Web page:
When do you leave?

Last year, I read an article on job-hopping and the impact that it has on salary. The findings really disappointed me. An expert in the article (Christine Mueller, President of TechniSearch Recruiters at the time) recommended that “an employee makes a transition every three to four years for maximum salary gains. Thus, the question is less about whether employees should jump ship, but how long they should they wait before jumping to maximize their salaries and achieve their goals.” The sad thing is that the timeline estimates from Christine are actually considered conservative in some circles. Many recruiting experts will recommend changing jobs as frequently as every two years. When faced with a job market that is constantly encouraging you to leave your company, it’s important to find out where your personal and professional needs lie, and where your employer fits into the equation.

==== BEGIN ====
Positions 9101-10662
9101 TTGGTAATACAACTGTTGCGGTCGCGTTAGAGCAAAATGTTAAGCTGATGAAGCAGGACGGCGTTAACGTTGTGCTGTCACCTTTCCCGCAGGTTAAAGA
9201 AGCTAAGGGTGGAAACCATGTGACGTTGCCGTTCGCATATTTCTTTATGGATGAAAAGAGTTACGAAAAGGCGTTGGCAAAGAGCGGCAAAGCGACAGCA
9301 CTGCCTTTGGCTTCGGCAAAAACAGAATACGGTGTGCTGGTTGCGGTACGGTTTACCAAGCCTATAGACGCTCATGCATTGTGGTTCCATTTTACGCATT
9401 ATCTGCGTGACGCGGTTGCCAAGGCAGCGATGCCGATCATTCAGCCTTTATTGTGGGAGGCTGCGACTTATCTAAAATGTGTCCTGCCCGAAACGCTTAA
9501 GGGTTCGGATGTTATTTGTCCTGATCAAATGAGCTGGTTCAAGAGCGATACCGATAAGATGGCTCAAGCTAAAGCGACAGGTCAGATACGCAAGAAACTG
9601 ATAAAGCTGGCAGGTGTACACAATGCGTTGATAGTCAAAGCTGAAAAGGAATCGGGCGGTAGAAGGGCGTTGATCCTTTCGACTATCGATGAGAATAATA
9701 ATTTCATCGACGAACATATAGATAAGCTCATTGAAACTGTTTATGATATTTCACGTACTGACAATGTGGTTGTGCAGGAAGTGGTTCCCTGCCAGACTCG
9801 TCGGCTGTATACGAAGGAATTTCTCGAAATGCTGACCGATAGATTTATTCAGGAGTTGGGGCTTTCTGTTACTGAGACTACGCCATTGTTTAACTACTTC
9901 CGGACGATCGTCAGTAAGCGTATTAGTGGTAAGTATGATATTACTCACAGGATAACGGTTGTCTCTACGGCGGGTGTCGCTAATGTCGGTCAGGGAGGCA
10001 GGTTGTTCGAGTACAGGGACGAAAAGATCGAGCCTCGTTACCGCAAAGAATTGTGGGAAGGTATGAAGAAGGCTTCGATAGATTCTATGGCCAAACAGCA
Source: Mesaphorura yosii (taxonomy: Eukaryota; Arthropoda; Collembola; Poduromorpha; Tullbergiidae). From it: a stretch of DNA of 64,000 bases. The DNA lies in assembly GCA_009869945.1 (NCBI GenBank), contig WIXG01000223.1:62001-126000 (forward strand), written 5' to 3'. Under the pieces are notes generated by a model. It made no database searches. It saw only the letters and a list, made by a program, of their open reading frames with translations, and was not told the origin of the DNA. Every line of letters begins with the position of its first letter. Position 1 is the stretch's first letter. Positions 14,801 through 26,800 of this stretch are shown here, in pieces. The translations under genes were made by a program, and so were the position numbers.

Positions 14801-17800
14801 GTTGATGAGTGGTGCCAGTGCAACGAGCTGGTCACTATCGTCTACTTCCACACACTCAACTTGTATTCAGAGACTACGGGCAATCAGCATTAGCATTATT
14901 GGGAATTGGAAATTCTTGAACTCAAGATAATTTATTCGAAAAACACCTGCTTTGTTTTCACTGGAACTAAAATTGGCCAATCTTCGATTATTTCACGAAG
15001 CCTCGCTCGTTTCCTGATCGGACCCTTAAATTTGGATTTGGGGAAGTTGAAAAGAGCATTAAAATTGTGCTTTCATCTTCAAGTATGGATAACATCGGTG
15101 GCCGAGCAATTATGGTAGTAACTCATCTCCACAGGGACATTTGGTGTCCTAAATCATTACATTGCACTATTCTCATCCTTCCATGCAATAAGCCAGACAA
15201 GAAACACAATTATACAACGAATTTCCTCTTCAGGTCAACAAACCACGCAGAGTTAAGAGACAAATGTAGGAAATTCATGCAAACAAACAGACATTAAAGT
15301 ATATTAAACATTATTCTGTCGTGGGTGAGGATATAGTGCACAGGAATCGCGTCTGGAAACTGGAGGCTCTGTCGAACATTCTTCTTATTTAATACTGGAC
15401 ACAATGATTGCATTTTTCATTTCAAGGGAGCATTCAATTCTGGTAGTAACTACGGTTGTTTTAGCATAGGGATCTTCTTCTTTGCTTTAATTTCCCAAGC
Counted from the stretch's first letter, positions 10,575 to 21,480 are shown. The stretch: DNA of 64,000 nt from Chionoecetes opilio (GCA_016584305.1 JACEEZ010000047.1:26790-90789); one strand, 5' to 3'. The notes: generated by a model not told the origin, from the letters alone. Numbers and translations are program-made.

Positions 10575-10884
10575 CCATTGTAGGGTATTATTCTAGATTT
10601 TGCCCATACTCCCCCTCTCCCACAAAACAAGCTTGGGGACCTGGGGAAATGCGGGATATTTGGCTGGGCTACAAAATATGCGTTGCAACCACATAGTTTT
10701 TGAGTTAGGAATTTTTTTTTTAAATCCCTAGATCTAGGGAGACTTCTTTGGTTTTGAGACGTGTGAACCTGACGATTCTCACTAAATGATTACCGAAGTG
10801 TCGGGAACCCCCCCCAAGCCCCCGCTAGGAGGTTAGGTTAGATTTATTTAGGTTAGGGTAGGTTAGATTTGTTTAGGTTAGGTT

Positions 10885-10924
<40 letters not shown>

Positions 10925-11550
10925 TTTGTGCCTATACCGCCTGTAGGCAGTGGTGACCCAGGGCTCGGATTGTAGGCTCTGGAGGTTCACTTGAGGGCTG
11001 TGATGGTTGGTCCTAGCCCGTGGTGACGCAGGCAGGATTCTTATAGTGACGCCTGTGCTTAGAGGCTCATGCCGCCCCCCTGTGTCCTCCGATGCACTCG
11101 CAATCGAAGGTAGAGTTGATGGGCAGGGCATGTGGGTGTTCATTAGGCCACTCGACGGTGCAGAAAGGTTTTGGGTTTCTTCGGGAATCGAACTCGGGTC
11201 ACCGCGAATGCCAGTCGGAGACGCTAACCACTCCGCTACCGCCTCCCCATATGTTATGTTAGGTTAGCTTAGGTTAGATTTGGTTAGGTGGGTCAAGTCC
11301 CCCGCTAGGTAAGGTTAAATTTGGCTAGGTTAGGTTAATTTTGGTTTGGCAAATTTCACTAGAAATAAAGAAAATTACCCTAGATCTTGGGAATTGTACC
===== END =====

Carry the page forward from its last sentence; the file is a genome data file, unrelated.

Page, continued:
You can think of it like you’re plotting a supply and demand chart. One line represents you —your contributions to the company, your goals, your values & personal priorities, your expectations, etc. The other line represents the company — what it has provided for you in terms of lifestyle, what it has done for you personally, what it has provided for you in opportunities, and how it values you (which can manifest differently from company to company — usually thought of in terms of progression & compensation, though). When you first begin on your professional journey, you often have a ton of “supply” (ideas, contributions, positive outlook, hard-working attitude, company aspirations) but “demand” is pretty low (the value that the business is expecting to see from you, often represented by lower pay, crappy hours, a junior title, etc.). As you continue to prove yourself and provide value to the business — measured in positive outputs, leadership skills, mentorship and hours dedicated, your demand from the business starts to increase — represented by better pay, validation through promotions, awards/recognition programs, more autonomy, perhaps even better stock benefits. Once this cycle begins, both sides should be continuously aiming to hit that perfect medium where the employee feels motivated, valued and committed, and the business feels like it’s getting the maximum value from the employee.